Canadian health products rules delayed again

By Mike Stones

- Last updated on GMT

Related tags: Nutrition, Health canada

Canadian public health association, Health Canada is unlikely to introduce strict new controls on unlicensed natural health products until next Fall, at the earliest, despite a commitment to implement new controls next March, warns a recent report.

Industry figures were told about the delay at a series of Health Canada workshops organized over recent weeks, according to the website

But earlier this Fall, the nation’s health minister, Leona Aglukkaq told Parliament that a new rules to control unlicensed natural health products would be implemented by next March. The government also expected to remedy the product licensing backlog by the same time.

Withdrawn or rejected

Since the country’s controversial Natural Health Products (NHP) Directorate was launched in 2004, about half of the 26,000 products seeking registration have been withdrawn or rejected and a further 12,000 require processing before the deadline of April, 2010, reports the Canadian Health Food Association (CHFA).

The directorate must be amended if the Canadian functional foods market is to avoid severe long-term regulatory restriction, it added.

At present, companies may sell unlicensed natural health product if they have applied successfully for a product licence from Health Canada's natural health product directorate and the department is unaware of any health risk associated with the product.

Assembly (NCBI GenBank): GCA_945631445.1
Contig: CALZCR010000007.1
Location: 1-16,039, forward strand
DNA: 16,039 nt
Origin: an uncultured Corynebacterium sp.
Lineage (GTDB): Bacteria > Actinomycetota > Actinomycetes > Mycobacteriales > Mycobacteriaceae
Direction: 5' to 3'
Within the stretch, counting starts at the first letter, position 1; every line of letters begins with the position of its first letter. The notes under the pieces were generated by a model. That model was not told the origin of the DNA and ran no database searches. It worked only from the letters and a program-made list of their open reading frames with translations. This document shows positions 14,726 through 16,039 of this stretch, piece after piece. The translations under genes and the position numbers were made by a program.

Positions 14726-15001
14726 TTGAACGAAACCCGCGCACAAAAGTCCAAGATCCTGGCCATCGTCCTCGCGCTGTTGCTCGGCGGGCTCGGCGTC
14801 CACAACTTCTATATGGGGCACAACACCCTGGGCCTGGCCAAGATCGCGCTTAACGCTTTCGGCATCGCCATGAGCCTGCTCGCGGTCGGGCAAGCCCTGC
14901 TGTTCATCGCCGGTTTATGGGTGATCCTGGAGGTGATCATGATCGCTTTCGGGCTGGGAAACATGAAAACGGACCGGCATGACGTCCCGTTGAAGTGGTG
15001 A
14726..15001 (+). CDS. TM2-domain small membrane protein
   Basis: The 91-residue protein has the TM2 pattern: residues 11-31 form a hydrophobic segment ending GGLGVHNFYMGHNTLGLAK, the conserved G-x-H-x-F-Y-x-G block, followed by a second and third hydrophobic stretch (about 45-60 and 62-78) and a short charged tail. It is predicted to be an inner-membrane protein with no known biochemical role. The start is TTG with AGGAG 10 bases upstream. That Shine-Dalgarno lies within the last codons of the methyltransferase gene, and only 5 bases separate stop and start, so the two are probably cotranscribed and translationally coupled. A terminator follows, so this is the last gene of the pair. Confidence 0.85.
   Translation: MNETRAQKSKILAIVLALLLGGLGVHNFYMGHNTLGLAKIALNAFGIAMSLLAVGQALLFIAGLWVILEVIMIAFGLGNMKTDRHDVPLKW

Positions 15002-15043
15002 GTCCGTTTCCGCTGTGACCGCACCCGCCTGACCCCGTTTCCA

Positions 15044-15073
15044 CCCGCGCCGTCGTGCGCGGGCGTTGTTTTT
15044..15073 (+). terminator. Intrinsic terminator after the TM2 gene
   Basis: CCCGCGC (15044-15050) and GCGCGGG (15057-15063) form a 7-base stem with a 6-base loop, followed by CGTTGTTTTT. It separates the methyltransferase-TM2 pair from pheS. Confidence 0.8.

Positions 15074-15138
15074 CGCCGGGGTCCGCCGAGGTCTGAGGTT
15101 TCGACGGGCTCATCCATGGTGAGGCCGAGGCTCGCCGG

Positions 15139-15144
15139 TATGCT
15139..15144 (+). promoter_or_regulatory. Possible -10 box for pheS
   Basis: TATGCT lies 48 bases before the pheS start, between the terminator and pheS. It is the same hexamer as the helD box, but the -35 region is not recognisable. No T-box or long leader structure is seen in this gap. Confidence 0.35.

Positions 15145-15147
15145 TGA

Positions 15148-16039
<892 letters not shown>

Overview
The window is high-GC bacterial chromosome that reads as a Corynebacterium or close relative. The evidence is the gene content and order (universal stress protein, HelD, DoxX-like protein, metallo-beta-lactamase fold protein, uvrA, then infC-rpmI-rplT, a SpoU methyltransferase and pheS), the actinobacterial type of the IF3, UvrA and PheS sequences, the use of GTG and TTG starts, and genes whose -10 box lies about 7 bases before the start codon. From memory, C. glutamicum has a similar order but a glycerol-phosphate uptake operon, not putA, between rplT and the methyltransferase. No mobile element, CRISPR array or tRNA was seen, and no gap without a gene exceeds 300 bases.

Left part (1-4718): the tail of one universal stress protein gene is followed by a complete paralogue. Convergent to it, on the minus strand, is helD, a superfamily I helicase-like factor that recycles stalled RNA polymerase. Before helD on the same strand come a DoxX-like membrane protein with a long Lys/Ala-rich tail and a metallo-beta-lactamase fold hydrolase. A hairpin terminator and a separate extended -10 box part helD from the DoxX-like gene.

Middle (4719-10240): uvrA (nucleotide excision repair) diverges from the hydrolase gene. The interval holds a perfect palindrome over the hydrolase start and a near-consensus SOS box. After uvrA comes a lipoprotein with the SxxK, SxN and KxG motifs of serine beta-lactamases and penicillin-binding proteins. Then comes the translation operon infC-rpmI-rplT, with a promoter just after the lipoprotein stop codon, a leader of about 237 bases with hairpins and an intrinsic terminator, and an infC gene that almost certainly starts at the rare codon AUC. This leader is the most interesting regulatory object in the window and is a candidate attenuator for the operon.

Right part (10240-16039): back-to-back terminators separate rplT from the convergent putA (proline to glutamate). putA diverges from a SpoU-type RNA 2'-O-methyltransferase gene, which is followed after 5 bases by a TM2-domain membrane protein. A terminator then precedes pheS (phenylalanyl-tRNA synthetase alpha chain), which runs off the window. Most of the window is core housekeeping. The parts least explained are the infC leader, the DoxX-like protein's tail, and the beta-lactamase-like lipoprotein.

Natural health products include teas, vitamins, mineral supplements, herbal products, exotic substances and several novel foods and drinks.

Of the nearly 42,000 product licence applications received since 2004, Health Canada says the directorate has completed about 73 per cent of the applications.

But the association could not confirm to whether the March deadline would remain in place.

Enforcement date

Carl Carter, CHFA director of regulatory affairs and policy development told "It ​(March 2010) is by no means, a firm compliance and enforcement date, that if you have don't have a natural product number by that date, we're going to start taking your products off the market or potentially charge you under the regulations or the act​."

Enforcing the new licencsing procedure may be delayed until 2011 to allow Health Canada to develop its compliance policy, he added.

Related topics: Regulation

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